This is a question I received in response to our blog post about cucumber beetle traps. I realized I hadn’t really explained why I’m so concerned with these and wanted to share the answer in a blog post.
“I find your cucumber beetle cups interesting. I’ve looked a little and did some shopping carts. I haven’t bought anything yet. Do the beetles do enough damage to warrant spending $15-$25 in trap supplies? I haven’t ever had an issue. but I did find some bugs today on my cucs…but they look good (for now). I also found a little of this when I was googling. “They are very hard to hand pick, but it is easier to hand pick them with yellow gloves coated in petroleum jelly.” do you think dish gloves and petroleum jelly would work too?”
– Lori from Oklahoma City
Hey Lori – I’m glad you asked this. I realize now I never really explained why I’m going through all the trouble of building traps to catch these critters. Honestly, I had the same thoughts when I first encountered them as well. It didn’t appear that they did that much damage (like a hornworm or caterpillar) so I just ignored them. What I later came to find out was that the biggest problem with them is that they spread disease. Think of it almost like a tick with humans. It isn’t the bite of the tick that causes a problem, it’s the diseases they carry and the transmission of those diseases during the bite. It works the same way with cucumber beetles and susceptible plants. The yellow glove trick would probably work, but I’ve got plants spread all across the garden and these traps save me a ton of time in hunting them down. I hope this helps!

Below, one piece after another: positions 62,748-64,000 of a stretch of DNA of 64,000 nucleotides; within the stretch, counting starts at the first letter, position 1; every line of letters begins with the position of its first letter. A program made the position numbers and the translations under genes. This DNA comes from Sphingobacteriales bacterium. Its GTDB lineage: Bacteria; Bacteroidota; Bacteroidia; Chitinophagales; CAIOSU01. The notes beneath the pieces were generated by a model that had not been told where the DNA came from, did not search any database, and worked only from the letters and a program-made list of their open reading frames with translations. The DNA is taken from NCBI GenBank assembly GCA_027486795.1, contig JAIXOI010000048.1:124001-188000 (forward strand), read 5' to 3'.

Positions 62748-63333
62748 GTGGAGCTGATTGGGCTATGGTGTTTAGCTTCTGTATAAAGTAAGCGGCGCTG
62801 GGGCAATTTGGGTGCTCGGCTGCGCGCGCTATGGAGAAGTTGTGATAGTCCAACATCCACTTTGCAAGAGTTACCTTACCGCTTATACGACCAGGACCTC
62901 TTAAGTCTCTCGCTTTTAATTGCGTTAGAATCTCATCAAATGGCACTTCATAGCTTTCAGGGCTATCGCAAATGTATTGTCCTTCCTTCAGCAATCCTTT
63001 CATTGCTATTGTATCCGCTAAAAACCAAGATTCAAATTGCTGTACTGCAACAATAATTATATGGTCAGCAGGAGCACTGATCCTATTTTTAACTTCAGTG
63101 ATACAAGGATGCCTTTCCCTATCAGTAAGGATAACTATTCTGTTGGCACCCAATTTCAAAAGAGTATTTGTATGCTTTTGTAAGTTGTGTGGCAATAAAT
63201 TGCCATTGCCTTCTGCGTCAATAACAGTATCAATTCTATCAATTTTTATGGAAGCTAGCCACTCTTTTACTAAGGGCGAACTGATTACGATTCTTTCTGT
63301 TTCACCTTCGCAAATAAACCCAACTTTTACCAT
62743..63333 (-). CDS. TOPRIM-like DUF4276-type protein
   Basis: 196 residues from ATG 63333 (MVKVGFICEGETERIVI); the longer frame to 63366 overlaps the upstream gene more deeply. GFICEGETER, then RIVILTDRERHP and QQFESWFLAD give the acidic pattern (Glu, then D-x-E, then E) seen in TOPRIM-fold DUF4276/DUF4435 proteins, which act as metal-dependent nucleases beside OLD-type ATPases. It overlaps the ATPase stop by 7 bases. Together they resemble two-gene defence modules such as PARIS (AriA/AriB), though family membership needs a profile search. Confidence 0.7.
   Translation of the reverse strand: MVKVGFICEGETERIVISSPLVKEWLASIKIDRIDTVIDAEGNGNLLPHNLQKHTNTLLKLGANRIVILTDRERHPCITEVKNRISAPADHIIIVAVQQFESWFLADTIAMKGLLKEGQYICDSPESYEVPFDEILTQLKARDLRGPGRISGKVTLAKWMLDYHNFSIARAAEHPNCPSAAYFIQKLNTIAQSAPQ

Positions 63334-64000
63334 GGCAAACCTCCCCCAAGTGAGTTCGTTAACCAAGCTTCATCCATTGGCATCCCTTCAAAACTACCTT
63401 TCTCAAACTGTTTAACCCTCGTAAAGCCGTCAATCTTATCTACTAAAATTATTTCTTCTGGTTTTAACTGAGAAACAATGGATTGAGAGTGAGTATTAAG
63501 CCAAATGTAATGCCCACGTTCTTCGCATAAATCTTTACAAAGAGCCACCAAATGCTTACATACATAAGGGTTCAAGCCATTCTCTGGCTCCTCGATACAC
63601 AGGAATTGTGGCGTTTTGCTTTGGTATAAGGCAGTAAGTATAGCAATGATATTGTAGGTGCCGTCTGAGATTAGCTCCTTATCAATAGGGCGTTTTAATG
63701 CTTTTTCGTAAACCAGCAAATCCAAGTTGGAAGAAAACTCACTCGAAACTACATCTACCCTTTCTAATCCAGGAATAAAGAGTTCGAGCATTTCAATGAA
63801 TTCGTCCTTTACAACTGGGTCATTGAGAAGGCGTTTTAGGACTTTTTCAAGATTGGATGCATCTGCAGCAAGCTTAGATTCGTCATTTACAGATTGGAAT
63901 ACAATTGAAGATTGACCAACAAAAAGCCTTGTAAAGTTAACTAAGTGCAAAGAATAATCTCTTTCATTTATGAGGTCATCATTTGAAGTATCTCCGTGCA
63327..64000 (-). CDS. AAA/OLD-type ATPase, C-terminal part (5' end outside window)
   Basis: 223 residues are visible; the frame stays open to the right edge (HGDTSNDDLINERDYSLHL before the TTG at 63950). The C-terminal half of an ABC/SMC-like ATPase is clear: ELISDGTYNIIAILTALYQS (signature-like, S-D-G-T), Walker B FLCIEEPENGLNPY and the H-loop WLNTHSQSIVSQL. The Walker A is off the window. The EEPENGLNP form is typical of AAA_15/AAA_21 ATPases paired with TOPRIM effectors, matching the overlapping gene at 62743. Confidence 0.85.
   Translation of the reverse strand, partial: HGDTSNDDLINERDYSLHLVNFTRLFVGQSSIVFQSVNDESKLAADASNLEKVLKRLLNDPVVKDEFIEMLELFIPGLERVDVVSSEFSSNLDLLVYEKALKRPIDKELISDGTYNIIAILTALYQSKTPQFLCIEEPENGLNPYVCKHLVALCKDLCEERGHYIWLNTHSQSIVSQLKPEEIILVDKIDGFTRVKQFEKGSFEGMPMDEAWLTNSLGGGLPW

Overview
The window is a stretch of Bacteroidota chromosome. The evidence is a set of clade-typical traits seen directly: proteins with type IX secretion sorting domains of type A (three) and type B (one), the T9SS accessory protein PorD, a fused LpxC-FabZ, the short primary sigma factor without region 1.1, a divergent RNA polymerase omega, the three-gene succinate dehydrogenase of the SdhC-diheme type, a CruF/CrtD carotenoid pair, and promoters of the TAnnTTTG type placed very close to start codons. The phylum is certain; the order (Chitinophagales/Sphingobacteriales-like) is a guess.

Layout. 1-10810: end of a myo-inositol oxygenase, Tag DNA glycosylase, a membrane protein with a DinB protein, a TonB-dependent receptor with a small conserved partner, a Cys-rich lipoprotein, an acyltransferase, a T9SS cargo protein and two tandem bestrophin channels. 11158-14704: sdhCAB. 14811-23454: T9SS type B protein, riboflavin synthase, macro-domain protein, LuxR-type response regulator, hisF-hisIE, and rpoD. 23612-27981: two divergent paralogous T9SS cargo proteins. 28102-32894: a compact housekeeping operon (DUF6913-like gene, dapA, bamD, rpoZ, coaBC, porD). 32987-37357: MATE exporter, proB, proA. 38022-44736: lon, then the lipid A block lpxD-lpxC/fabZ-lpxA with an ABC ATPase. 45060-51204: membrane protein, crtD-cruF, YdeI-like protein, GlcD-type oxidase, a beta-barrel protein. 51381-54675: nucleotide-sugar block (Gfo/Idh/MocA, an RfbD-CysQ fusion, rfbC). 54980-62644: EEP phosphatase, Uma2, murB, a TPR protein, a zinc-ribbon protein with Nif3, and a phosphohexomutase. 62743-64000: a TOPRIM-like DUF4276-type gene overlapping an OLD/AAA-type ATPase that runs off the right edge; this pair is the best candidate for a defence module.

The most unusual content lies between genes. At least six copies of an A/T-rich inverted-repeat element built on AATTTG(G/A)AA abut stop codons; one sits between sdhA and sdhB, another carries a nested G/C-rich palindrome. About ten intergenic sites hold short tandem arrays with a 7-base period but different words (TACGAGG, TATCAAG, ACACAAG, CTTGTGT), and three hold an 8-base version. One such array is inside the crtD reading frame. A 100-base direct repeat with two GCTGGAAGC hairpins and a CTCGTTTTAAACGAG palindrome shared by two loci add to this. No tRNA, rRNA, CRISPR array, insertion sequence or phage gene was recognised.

P.S. Check to see if your local Sam’s Club has the yellow solo cups. That’s where I bought mine and got enough to last me a long, long time.
More info about cucumber beetles can be found at the links below: